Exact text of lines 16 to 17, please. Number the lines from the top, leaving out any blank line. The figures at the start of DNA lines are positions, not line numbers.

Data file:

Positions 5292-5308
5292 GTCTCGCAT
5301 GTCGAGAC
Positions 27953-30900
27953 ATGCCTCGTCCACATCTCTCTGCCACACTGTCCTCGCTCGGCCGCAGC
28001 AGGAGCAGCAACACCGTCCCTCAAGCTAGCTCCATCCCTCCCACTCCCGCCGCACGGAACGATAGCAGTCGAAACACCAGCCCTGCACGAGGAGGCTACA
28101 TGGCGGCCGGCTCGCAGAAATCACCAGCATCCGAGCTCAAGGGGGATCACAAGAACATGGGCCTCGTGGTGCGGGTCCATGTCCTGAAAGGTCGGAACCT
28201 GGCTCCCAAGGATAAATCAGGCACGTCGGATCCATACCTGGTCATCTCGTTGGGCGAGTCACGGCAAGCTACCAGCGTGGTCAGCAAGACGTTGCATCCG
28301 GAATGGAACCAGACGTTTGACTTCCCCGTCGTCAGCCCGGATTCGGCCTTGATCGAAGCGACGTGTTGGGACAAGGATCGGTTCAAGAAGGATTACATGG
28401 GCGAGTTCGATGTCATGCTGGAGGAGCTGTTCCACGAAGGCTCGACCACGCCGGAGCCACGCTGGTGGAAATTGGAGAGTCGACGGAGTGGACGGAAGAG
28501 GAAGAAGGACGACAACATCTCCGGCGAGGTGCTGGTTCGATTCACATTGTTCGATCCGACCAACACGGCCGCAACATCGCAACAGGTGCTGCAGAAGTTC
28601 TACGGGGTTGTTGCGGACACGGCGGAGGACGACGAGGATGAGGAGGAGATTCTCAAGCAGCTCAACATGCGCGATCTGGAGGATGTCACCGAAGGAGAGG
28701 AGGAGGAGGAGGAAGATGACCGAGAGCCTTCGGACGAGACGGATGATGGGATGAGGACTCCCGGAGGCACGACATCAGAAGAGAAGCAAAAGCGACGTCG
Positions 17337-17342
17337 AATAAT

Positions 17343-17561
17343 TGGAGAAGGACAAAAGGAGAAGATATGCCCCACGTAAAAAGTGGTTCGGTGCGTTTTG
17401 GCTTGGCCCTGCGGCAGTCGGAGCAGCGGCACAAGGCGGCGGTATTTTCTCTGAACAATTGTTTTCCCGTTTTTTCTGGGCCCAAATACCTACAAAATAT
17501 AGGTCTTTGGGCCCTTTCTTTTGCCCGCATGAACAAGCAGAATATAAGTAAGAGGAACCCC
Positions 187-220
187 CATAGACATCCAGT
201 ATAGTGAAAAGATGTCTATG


Positions 17343-17561
17343 TGGAGAAGGACAAAAGGAGAAGATATGCCCCACGTAAAAAGTGGTTCGGTGCGTTTTG